This article describes what is considered child abduction and what regulations apply, and also gives information about various forms of sanctions and means to prevent abduction or help bring an abducted child back home. (Artikkelen på norsk her.)

What is child abduction?

When a child is taken illegally out of the country or is held back abroad by one of its parents, it is defined as child abduction.

Likewise, taking a child abroad after it has been taken into care by the child welfare authorities is also child abduction.

Removing a child from one parent within the borders of Norway is not considered child abduction, and different regulations apply. For the rules and sanctions concerning child abduction to come into force it is a prerequisite that it is an abduction to or from another country than Norway.

In most child abduction cases the child is abducted by one or both parents. However, the term is also used where grandparents or other close relatives or friends abduct the child. It is not considered child abduction if strangers take the child to another country by means of kidnapping etc.

Regulations on child abduction

To be described as child abduction the remaining parent must have part in the custody and the child must have a fixed abode in the country demanding the child back.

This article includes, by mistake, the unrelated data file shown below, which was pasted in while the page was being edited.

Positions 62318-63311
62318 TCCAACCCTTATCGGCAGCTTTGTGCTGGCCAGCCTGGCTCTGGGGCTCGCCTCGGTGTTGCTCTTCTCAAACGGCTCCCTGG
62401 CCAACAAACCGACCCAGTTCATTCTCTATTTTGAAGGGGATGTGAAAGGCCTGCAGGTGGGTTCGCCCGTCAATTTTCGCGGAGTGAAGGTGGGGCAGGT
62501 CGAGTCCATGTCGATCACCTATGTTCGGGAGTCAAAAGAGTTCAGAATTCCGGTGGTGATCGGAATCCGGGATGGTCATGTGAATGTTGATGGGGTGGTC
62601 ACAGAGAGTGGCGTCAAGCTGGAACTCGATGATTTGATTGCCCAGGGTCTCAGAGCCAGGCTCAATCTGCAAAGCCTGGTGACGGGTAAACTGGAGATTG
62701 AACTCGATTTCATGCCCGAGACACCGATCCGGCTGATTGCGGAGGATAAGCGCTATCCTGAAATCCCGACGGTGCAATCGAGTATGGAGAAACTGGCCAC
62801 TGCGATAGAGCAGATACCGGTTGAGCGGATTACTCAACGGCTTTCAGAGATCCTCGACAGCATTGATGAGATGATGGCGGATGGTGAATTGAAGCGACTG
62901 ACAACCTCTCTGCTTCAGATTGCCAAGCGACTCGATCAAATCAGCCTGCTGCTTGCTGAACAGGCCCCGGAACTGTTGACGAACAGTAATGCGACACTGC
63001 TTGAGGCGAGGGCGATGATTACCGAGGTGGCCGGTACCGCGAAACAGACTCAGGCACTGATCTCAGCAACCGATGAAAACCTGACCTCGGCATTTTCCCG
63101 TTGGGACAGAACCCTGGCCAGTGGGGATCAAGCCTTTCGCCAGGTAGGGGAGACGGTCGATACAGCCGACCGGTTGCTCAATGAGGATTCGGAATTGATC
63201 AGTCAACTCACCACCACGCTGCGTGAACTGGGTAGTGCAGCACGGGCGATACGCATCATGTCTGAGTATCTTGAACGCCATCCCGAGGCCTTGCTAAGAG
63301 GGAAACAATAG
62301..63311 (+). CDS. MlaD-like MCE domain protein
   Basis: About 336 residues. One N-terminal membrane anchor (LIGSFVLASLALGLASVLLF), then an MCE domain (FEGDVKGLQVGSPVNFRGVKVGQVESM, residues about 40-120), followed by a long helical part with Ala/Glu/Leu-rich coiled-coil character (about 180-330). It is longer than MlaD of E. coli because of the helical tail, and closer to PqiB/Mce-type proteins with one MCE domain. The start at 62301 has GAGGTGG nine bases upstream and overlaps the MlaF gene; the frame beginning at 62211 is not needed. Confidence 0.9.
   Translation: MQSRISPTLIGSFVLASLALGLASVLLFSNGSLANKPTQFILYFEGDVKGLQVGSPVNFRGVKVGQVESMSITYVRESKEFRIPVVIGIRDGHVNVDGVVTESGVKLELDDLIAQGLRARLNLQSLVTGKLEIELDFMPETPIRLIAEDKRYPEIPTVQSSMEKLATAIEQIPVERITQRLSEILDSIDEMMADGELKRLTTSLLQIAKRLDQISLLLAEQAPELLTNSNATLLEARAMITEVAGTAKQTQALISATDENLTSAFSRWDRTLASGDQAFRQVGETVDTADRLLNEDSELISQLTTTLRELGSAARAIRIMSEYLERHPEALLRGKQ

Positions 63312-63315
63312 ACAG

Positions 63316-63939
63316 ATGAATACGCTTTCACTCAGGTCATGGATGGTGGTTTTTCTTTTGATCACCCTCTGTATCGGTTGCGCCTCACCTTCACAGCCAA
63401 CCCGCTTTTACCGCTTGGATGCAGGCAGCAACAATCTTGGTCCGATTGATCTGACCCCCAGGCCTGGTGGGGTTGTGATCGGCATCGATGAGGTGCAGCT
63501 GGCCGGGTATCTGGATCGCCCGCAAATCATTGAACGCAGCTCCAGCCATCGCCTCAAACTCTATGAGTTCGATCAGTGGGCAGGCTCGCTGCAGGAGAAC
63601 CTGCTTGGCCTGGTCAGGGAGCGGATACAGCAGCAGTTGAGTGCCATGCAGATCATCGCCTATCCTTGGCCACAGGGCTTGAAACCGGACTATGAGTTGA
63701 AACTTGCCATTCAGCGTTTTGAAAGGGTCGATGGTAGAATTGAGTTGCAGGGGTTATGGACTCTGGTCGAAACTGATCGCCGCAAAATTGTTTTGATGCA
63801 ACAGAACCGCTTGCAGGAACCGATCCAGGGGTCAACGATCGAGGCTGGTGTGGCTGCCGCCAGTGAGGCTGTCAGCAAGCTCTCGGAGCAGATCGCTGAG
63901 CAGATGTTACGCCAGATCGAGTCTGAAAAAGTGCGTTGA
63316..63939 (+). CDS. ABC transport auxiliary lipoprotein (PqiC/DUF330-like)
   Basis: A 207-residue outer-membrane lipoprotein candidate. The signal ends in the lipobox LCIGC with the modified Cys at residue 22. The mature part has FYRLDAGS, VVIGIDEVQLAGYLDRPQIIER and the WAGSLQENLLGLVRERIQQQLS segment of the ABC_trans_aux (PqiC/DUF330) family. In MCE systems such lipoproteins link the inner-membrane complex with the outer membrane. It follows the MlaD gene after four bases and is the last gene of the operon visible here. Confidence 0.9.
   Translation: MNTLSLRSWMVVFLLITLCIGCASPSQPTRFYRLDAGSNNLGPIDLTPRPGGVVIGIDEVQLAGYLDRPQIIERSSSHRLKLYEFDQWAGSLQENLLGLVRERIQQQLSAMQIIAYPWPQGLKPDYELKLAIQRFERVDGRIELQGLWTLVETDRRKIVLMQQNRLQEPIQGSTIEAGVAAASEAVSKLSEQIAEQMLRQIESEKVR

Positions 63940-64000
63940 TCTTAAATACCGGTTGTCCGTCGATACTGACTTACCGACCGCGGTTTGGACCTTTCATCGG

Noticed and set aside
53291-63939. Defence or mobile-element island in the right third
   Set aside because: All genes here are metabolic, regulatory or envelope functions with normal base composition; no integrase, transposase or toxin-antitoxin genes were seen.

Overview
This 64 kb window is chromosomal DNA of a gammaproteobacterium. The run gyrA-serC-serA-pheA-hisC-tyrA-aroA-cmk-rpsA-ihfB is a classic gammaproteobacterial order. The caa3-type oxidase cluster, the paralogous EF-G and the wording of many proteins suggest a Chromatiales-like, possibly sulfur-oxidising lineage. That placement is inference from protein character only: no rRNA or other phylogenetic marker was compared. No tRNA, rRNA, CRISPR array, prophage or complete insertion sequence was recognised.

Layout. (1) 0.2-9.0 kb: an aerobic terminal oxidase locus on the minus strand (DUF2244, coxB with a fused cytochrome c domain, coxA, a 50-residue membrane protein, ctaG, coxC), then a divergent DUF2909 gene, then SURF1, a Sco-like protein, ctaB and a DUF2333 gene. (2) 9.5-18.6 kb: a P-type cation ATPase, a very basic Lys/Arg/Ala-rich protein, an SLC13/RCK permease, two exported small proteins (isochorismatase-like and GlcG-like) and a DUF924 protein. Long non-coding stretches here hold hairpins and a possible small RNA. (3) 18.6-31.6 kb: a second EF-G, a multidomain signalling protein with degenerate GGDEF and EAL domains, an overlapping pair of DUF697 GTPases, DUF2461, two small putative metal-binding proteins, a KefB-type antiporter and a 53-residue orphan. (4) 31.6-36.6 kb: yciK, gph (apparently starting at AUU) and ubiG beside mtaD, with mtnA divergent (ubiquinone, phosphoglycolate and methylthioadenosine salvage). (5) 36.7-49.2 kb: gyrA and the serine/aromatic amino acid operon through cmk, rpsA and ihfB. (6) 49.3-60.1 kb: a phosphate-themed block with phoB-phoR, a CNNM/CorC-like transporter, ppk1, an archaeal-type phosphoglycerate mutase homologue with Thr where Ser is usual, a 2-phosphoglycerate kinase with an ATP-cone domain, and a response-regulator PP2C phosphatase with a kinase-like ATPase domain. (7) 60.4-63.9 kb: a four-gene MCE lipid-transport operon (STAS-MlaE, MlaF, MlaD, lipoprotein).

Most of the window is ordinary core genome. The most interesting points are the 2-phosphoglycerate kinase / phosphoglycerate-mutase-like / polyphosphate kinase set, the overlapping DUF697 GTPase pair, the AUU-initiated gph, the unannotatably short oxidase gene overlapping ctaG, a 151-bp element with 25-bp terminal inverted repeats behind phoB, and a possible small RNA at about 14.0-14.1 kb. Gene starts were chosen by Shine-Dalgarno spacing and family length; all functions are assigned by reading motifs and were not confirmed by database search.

Norway has ratified two conventions on child abduction: The Hague Convention of 25 October 1980 and The European Convention on Recognition and Enforcement of Decisions concerning Custody of Children and on Restoration of Custody of Children of 20 May 1980. Both of these conventions were ratified by Norway by law of 8 July 1988 no. 72 (text in Norwegian only). There is also a convention between the Nordic countries; Act relating to the recognition and enforcement of Nordic judgments in civil cases of 1 January 1978.

As the number of countries that have ratified The Hague Convention is higher, it is the most practical convention to go by and it also contributes to a faster return of illegally abducted children.

Assistance from Norwegian authorities

The kind of assistance available from Norwegian authorities depends on whether or not the child has been abducted to or from a country that Norway cooperates with through one of the conventions mentioned above. There is a list of countries that Norway cooperates with here.

The Norwegian Directorate for Children, Youth and Family Affairs (BUFDIR) assists with child abduction cases where a child has been abducted to or from a country that Norway has collaboration with. If there is no cooperation with the country the child has been taken to or from, the Foreign Ministry is the right authority.

The police will assist both with trying to prevent child abduction, and with localization of a child or abductor. The police receive reports and missing person-notifications. If a child is in danger of being abducted from Norway the police must be contacted as quickly as possible, as they may intervene in a child abduction situation by contacting relevant airports etc. to prevent the child from leaving the country. The same applies if a child does not return to Norway after a legal holiday or visit abroad. Contact the police as quickly as possible to report the child missing.